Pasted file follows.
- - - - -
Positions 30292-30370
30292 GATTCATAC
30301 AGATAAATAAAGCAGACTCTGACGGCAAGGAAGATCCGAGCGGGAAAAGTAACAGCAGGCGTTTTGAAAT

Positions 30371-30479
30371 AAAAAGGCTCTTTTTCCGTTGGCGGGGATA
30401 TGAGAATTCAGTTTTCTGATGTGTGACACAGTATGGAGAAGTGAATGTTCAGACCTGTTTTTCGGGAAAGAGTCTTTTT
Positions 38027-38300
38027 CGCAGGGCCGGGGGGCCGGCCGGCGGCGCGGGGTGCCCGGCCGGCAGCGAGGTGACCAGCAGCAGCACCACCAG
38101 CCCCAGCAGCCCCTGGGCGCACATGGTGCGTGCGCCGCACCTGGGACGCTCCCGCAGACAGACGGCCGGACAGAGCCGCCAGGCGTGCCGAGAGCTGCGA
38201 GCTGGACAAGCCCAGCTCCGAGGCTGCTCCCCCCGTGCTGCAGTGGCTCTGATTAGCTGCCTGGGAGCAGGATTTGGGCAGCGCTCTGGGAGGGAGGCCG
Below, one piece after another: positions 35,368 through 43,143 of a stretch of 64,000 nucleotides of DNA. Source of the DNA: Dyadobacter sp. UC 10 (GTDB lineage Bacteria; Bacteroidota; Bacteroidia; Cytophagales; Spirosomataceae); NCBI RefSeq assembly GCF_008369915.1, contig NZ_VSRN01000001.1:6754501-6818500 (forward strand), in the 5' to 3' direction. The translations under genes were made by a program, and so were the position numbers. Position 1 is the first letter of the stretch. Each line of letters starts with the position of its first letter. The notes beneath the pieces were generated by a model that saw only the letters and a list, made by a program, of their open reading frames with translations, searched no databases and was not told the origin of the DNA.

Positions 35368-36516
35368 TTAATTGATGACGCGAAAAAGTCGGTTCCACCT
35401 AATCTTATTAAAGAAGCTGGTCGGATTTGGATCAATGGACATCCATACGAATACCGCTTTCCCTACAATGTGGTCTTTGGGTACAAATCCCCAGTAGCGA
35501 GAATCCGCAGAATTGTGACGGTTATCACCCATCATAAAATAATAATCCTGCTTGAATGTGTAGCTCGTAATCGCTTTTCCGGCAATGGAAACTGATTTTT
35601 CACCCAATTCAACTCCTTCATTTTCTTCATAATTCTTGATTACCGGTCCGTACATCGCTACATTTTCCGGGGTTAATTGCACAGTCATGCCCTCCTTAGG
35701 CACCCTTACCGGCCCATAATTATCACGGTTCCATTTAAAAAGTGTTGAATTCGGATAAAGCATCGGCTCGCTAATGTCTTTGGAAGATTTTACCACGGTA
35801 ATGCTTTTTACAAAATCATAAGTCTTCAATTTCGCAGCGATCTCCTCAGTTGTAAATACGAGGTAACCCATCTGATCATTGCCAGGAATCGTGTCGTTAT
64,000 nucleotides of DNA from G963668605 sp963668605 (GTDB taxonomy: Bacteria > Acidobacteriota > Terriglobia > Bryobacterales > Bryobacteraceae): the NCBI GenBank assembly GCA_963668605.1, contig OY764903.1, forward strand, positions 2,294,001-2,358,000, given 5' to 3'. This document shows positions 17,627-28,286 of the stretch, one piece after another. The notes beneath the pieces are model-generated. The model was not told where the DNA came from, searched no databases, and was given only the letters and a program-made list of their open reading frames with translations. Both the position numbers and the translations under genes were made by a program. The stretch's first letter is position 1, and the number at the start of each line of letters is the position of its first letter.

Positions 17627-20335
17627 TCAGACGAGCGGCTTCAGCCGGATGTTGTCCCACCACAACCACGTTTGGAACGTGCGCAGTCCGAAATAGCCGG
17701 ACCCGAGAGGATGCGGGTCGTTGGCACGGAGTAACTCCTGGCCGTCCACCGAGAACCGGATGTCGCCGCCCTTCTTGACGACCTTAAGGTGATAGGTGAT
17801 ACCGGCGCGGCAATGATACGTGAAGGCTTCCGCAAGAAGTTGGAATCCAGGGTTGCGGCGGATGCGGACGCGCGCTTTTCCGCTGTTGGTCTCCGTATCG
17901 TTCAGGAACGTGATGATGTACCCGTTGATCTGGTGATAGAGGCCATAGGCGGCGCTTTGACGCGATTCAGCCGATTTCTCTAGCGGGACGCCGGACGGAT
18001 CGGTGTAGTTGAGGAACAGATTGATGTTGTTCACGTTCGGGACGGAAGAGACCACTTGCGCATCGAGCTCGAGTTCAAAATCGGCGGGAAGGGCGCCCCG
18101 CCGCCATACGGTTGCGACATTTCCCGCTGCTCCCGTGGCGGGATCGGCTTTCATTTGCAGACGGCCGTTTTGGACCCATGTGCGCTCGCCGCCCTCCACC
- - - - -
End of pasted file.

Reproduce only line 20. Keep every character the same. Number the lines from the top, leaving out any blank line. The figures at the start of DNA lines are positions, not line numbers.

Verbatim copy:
Positions 17627-20335